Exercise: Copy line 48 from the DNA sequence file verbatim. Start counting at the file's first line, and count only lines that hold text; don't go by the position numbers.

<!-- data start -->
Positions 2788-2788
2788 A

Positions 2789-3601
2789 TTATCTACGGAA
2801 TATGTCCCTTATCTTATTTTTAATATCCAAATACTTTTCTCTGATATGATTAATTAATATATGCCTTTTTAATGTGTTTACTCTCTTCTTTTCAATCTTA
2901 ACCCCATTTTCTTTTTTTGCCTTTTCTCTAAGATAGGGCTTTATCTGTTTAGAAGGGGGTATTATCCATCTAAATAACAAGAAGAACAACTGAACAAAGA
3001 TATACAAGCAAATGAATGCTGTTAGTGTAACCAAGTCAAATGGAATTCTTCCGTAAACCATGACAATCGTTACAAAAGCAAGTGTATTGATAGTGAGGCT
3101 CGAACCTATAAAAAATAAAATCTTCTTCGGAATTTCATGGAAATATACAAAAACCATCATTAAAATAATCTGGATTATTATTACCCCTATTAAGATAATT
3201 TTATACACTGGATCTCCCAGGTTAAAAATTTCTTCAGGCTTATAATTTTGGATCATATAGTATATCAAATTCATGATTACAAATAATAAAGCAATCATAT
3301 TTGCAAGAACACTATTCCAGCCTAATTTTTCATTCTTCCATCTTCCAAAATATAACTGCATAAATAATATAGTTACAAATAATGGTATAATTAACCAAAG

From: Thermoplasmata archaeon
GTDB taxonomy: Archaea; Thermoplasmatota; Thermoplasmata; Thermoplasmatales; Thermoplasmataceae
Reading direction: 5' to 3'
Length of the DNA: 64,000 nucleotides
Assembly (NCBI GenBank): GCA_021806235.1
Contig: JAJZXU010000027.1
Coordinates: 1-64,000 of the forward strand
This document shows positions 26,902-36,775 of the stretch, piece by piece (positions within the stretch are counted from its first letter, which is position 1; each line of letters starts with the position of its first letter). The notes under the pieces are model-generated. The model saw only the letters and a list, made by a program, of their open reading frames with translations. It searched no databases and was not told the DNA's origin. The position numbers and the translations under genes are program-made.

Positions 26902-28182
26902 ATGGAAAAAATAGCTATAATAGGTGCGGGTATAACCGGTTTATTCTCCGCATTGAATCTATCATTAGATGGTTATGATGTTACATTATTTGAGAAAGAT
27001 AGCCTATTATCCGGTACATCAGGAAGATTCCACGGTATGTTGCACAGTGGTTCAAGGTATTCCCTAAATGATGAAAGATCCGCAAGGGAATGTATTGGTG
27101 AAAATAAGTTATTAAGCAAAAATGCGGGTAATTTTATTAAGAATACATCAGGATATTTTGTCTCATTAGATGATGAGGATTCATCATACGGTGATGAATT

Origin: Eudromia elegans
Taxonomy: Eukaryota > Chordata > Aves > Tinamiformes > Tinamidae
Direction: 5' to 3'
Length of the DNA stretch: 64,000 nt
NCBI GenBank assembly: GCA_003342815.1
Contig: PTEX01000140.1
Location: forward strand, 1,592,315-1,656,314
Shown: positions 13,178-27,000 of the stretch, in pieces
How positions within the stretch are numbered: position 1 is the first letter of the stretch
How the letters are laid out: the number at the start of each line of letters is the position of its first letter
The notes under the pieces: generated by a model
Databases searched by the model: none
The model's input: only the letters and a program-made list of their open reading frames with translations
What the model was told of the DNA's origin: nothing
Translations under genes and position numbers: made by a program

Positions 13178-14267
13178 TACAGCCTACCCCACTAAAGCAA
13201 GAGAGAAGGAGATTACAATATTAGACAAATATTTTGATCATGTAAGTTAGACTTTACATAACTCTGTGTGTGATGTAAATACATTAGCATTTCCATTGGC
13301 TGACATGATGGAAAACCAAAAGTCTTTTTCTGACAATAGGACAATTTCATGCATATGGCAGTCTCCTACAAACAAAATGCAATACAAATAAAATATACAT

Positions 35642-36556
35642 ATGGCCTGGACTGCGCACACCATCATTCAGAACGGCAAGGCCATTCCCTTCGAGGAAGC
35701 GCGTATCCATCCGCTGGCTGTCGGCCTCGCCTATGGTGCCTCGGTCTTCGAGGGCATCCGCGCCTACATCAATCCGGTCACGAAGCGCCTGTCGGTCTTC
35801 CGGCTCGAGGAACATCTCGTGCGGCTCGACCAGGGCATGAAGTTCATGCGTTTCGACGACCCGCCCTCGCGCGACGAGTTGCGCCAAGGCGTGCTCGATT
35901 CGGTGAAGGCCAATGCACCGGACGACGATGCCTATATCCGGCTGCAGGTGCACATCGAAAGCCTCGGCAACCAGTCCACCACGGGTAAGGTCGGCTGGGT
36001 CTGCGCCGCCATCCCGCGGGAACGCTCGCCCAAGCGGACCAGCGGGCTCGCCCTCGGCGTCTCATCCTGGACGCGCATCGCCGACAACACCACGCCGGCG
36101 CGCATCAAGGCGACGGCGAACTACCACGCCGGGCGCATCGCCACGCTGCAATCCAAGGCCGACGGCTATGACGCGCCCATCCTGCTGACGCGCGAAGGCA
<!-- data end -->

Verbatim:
36101 CGCATCAAGGCGACGGCGAACTACCACGCCGGGCGCATCGCCACGCTGCAATCCAAGGCCGACGGCTATGACGCGCCCATCCTGCTGACGCGCGAAGGCA